As I get nearer to the Coast (I think), I notice the same cars are behind and in front of me for quite awhile and surmise they are following Google lady's directions as well. Google Lady tells me to turn left on a road with the same name as the one I'm traveling. This is not the first time this road has made abrupt changes in direction. Two cars ahead of me turn left and I follow them, as do two cars behind me, onto Seriously Tiny Street. It's not the one we thought. The two cars ahead ahead of me make quick U turns to get back on the previous course. I start to do the same when Google Lady tells me to proceed on Seriously Tiny Street, then turn right at Also Tiny Crossover Street. I turn left on the proper road in the exact spot in the queue I'd been in before.
The complexity of software that knows about accidents all around us, calculates the quickest alternatives, and then gives me my personalized directions, dazzles me. And it must be doing this millions for millions of drivers. As I follow this sinuous course, my time cushion for arrival is increasing at every new detour. I finally arrive around 2:20, late for two o'clock target, but not for the original three. Meanwhile, our fourth traveler is caught in unbelievable traffic on the freeway I would have been on without Google lady's interventions. She doesn't arrive until three.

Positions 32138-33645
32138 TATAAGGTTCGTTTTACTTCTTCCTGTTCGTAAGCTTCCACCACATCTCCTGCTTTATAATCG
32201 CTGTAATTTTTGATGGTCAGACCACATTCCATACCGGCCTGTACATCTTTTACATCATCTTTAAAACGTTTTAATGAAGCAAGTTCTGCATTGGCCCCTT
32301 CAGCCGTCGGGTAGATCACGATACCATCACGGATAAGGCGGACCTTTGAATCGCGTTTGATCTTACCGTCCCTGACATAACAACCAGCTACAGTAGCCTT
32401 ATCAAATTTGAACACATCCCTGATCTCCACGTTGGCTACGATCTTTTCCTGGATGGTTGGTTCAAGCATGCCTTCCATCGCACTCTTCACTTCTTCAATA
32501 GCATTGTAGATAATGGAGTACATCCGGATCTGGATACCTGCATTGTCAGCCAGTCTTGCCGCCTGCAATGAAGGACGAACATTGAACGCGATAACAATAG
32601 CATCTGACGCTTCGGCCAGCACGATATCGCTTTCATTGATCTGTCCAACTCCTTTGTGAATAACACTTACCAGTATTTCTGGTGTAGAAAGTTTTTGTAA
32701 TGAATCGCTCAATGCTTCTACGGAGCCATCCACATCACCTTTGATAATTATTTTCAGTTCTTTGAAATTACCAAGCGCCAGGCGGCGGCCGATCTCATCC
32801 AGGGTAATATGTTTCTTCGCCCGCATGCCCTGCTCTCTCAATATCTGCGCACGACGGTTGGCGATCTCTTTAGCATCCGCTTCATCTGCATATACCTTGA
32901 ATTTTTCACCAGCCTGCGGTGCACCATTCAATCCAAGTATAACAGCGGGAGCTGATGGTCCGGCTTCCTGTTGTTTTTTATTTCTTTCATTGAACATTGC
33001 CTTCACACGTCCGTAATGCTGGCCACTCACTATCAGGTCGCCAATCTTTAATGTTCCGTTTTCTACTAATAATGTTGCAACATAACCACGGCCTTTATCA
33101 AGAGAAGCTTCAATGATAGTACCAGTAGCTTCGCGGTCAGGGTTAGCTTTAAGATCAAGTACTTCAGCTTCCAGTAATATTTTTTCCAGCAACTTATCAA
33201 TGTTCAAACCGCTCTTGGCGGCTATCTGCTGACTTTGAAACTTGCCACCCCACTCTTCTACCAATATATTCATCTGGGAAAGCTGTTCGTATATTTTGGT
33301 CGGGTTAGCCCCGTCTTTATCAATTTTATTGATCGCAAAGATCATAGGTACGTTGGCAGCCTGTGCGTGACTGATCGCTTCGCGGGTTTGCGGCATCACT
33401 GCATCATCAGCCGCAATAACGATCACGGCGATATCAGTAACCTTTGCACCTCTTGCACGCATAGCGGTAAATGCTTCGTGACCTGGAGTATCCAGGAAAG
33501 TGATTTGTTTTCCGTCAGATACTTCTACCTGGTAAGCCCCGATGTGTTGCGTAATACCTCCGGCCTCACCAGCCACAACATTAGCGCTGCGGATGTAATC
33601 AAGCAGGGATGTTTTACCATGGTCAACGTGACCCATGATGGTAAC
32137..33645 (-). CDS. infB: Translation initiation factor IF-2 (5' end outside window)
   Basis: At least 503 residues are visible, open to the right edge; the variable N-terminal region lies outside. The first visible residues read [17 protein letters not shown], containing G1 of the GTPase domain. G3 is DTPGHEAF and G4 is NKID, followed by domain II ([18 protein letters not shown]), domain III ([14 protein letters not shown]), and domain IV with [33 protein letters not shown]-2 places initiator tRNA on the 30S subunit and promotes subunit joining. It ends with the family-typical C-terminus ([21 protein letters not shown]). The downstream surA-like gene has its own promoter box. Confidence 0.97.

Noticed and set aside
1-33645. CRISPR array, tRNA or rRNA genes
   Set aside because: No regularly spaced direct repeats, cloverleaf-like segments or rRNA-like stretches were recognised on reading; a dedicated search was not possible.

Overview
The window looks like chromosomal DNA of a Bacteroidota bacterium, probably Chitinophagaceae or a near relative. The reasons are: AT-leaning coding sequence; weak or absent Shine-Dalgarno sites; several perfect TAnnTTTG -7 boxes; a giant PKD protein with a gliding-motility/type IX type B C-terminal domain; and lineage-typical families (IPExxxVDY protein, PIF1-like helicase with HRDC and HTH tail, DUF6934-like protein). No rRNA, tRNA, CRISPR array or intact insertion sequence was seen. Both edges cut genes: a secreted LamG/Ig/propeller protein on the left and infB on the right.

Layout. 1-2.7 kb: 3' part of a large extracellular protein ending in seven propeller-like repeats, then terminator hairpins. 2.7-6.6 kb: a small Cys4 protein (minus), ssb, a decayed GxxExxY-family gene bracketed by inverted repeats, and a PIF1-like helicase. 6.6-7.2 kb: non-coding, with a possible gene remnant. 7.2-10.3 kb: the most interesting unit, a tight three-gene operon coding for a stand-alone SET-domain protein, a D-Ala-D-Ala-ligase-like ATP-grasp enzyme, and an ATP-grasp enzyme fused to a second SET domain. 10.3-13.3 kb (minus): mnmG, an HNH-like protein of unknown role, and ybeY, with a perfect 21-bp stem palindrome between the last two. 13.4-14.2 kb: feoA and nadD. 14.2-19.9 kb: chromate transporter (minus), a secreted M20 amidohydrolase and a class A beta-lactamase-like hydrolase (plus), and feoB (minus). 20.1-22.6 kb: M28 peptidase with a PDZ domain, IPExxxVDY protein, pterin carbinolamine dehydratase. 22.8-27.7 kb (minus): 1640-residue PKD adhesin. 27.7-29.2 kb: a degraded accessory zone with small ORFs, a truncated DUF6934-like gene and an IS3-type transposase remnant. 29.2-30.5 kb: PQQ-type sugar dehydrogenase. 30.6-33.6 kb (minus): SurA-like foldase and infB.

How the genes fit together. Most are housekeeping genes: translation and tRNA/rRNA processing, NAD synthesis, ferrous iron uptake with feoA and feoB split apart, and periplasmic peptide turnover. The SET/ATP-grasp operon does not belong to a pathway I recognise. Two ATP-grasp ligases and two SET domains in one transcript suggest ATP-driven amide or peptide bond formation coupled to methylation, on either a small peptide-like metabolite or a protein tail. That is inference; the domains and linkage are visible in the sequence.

Let the meeting begin.
At dinner time we walk to a nearby French restaurant (but of course, for these travelers to France) where we have dinner reservations.
|Good menu. Several things I might like.|
I choose crab cakes. Delish.
The cheesecake fits the cliché: to die for. Not to mention, gorgeous.
We take a leisurely stroll back to the house, past rows of Victorian houses. One street's homes are decorated with flags and lanterns. Maybe an Asian holiday?
Lace curtains. I have a mini collection of lace curtain photos.
And from the inside. Different views of the same thing.
A wall hanging by the well-known quilt artist, Sue Benner, hanging against the silver and white wallpaper, looks almost transparent in the photo. I didn't get that sense in person.
Her signature and details of the quilting.